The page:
First enacted by the Congress in 1992, the 340B drug pricing program allows clinics and hospitals serving a large number of low-income, uninsured patients to purchase medicines from pharmaceutical companies at steep discounts. Drug manufacturers that want their drugs covered by Medicaid are required to participate in the 340B program and the Medicaid Drug Rebate Program.
Since the program’s implementation, the number of eligible entities has grown. According to non-profit policy think tank Rand Corporation, eligibility was further extended by the Affordable Care Act (ACA). Nearly 40% of the country’s hospitals benefit from the federal program. Have a look at the full list of eligible organizations here.
Impact of the 340B program on healthcare organizations
Cost savings from the program help healthcare organizations continue catering to high-need populations in underserved communities, and to provide more comprehensive services such as HIV/AIDs treatments, labor and delivery, and trauma care. The discounted rates go a long way in ensuring the survival of some covered entities. According to the American Hospital Association (AHA), the 340B program enables covered entities to achieve savings of 25 to 50 percent, which they can use to improve affordability and their care model.
Chicago’s University of Illinois Hospital & Health Sciences System used its 340B savings to establish a clinic that helps patients manage their medication regimen and a program for patients to find alternative payments sources for medications. Intermountain Healthcare in Salt Lake City has started diabetes and cystic fibrosis clinics, while Genesis Healthcare System in Zanesville, Ohio, has created a black lung clinic to serve a community where coal mining is a major industry.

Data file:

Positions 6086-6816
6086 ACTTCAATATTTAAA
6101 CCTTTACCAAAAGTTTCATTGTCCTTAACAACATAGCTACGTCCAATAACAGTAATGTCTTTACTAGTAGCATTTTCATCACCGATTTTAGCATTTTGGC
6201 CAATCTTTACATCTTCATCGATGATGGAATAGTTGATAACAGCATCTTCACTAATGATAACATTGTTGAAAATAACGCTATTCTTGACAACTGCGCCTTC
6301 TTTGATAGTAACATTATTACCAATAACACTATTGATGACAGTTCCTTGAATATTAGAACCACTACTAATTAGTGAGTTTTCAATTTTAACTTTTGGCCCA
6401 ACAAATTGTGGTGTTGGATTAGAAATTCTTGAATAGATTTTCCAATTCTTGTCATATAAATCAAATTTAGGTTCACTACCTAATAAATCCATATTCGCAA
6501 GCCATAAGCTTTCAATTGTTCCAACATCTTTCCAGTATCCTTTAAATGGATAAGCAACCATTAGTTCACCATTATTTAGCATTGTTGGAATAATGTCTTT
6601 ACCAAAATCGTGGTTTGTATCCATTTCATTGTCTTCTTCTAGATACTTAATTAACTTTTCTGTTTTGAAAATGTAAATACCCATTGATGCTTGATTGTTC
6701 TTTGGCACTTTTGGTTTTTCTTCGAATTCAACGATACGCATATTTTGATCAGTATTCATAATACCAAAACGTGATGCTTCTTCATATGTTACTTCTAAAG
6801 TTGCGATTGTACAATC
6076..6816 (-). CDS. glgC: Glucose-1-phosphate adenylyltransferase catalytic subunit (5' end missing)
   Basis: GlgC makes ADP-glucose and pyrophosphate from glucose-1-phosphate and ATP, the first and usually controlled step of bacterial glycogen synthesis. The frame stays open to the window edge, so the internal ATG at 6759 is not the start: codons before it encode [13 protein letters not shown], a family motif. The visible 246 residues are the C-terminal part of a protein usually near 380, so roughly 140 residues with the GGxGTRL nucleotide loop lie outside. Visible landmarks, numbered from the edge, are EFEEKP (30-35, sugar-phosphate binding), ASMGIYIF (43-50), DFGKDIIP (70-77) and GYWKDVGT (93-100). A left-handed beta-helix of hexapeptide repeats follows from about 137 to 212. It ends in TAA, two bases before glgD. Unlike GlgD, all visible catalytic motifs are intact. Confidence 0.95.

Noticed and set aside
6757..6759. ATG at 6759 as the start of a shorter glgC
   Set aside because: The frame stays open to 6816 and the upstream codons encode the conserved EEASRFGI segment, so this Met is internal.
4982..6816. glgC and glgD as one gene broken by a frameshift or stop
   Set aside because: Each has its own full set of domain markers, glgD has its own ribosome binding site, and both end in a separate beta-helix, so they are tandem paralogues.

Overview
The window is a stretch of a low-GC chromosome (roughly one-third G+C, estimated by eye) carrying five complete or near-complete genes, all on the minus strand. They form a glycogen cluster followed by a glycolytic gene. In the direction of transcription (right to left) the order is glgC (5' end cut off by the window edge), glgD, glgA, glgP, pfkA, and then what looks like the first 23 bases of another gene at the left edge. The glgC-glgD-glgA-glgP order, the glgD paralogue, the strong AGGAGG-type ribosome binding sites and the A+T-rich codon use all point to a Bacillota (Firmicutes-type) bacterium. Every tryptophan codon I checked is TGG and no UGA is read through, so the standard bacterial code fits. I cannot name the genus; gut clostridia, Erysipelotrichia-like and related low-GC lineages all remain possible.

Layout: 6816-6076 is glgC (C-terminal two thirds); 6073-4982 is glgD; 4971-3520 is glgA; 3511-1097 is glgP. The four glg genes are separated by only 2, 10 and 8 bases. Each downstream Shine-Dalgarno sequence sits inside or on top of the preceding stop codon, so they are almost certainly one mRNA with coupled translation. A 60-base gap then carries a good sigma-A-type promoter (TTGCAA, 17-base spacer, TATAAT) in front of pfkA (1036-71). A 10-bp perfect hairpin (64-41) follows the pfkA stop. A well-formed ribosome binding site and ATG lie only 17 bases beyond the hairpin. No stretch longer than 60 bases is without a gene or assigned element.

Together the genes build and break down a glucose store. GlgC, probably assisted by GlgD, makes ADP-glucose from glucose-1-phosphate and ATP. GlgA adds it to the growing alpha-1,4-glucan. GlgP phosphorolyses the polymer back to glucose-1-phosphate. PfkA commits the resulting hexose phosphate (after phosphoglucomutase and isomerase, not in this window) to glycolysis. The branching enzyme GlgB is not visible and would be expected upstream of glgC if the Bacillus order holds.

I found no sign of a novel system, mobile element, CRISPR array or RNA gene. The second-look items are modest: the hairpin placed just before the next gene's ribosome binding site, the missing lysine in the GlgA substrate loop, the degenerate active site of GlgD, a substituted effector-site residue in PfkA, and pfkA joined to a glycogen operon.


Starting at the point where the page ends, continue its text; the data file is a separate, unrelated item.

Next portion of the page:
Criticisms of the 340B program
There is some debate around the unintended consequences of the program. Critics have argued that the rise in the number of participants is driven by those seeking to take advantage of drug discounts in primarily generating profits. A studyfound that 340B hospitals that registered for the program after 2004 served wealthier communities with high rates of health insurance.
The 340B program lowers drug acquisition costs but does not reduce reimbursement rates. This creates an opportunity for participants to get reimbursed at the original price and make extremely large profits, which can have a paradoxical effect on the costs of patient care, especially those receiving cancer treatment. Hospitals have argued that they need the profits to fund other services operating at a loss.
Pressure from drug manufacturers
Drug makers have lobbied to reform the 340B program, arguing that it has gotten too big. The decision in 2017 by the Trump administration to cut reimbursement rates by 28 percent went into effect in January 2018. It has been unsuccessfully challenged in court, with healthcare consulting firms attributing the vagueness of the original 340B legislation to the dramatic growth in participating entities, among them providers that serve fewer disadvantaged patients.
The five major pharmaceutical companies have sought to reduce 340B drug discounts, and demanded that hospitals abide by the individual requirements stipulated by each company, including detailed reports that check for duplicate discounts.
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